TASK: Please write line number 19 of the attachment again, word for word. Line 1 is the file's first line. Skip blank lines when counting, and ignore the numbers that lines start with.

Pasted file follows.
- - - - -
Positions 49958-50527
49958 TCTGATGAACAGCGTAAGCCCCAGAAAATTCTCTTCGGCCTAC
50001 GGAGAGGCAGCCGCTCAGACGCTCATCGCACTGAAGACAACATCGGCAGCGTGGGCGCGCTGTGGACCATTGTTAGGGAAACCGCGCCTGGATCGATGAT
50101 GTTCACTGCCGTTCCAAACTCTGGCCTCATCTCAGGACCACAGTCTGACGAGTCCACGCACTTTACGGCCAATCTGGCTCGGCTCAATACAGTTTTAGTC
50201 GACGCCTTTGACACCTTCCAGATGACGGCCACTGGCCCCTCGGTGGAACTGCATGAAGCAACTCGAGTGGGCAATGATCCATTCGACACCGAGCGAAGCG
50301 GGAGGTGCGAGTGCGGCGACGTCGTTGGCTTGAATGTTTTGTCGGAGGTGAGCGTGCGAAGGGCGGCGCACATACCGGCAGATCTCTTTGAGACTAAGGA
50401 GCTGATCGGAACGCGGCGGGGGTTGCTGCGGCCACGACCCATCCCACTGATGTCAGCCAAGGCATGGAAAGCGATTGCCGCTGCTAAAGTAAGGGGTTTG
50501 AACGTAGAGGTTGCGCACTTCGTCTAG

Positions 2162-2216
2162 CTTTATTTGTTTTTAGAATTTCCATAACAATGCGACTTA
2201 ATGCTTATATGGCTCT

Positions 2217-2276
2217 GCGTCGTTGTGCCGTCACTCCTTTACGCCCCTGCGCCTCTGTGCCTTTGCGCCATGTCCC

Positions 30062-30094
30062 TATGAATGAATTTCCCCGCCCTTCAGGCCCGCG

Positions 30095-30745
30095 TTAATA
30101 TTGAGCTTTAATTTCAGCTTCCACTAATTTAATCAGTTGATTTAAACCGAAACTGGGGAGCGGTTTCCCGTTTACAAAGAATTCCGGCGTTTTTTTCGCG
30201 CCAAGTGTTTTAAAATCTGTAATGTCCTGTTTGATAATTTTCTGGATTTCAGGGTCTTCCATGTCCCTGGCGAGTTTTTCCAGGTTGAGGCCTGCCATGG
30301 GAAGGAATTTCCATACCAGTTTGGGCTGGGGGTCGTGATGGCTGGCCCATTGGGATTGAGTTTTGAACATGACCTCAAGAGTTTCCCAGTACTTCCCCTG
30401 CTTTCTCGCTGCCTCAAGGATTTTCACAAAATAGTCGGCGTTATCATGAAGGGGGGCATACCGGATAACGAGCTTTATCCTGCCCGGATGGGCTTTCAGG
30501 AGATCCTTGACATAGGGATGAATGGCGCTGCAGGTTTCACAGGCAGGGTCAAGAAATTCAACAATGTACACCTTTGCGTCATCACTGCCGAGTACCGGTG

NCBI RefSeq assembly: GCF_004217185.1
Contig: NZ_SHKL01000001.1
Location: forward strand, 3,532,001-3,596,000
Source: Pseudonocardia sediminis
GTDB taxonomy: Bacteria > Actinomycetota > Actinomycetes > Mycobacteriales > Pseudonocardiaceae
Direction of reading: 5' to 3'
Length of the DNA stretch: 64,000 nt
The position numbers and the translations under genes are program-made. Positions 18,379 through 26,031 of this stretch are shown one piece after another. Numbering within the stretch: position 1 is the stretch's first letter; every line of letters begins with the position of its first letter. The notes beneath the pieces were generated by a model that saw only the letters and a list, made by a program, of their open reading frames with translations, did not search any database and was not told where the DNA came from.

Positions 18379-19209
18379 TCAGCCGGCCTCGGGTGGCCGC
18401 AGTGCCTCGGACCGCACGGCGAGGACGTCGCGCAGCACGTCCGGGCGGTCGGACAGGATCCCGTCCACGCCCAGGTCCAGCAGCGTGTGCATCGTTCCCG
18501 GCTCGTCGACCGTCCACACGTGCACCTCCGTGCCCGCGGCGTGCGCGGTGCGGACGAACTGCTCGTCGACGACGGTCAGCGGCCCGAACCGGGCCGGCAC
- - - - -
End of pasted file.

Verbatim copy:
30201 CCAAGTGTTTTAAAATCTGTAATGTCCTGTTTGATAATTTTCTGGATTTCAGGGTCTTCCATGTCCCTGGCGAGTTTTTCCAGGTTGAGGCCTGCCATGG